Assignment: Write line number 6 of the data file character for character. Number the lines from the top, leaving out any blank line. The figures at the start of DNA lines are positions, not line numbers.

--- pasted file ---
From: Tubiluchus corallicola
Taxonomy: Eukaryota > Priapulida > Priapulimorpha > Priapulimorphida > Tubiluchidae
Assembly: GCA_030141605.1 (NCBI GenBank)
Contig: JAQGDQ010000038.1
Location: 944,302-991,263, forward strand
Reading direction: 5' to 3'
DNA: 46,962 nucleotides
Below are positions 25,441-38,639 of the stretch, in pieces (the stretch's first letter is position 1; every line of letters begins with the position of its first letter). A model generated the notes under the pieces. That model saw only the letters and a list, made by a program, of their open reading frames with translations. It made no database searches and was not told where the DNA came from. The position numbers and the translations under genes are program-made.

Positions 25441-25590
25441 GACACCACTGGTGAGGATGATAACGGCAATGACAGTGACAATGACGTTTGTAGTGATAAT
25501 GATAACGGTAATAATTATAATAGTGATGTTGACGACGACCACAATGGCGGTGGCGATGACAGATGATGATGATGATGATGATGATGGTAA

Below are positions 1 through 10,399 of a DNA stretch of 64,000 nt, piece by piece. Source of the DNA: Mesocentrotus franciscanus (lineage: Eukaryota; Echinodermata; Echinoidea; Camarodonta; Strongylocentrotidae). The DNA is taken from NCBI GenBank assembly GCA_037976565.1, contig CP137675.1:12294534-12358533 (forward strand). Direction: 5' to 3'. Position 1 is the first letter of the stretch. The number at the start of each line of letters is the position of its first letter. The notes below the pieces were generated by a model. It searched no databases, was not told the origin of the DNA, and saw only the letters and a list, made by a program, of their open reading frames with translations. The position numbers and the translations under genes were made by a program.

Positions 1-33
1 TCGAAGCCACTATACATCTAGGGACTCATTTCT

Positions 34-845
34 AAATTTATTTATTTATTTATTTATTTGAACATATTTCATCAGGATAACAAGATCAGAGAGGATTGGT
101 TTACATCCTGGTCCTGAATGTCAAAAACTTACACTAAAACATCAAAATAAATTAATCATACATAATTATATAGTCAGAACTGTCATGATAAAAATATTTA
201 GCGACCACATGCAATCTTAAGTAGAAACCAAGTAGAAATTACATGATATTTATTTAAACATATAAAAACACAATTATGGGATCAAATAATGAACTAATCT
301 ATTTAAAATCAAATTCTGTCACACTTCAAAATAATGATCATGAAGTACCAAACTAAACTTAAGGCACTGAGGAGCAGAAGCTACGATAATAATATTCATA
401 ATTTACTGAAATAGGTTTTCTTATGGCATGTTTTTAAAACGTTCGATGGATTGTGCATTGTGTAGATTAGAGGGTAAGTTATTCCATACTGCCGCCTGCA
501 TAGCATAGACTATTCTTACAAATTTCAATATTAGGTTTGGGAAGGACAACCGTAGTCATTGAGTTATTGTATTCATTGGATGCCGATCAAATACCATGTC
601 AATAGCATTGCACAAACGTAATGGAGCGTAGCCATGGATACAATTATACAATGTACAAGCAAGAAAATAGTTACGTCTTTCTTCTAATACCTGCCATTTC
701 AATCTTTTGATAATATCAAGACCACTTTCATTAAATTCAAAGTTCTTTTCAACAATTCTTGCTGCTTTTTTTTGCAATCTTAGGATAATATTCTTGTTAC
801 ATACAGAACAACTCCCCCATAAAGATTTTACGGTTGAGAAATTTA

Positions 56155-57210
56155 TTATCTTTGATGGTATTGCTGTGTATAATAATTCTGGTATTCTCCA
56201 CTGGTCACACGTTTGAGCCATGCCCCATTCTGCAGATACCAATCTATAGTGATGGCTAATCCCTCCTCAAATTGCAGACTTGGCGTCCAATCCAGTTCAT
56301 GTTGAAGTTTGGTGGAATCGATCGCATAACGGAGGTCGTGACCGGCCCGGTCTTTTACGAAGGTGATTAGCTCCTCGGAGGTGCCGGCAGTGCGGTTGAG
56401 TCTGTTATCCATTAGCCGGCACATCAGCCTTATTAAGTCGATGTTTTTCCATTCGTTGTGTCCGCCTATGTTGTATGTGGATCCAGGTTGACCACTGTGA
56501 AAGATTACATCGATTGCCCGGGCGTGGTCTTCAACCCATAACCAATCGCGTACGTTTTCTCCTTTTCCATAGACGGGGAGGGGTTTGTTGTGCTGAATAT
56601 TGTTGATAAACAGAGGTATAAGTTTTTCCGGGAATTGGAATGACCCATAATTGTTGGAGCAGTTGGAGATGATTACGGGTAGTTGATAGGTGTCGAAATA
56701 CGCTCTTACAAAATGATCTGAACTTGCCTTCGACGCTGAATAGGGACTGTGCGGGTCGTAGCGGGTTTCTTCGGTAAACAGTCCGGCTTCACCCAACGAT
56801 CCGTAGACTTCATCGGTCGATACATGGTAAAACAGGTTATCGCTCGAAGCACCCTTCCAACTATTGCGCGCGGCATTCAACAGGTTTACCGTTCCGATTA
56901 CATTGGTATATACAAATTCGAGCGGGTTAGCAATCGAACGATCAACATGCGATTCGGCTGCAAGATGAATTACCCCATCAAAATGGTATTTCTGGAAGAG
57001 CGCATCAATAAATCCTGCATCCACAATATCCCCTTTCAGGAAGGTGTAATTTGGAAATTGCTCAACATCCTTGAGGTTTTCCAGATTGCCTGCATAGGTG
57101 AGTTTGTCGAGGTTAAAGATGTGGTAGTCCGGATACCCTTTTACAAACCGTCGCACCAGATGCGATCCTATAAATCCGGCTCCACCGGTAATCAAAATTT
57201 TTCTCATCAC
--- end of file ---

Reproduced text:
Reading direction: 5' to 3'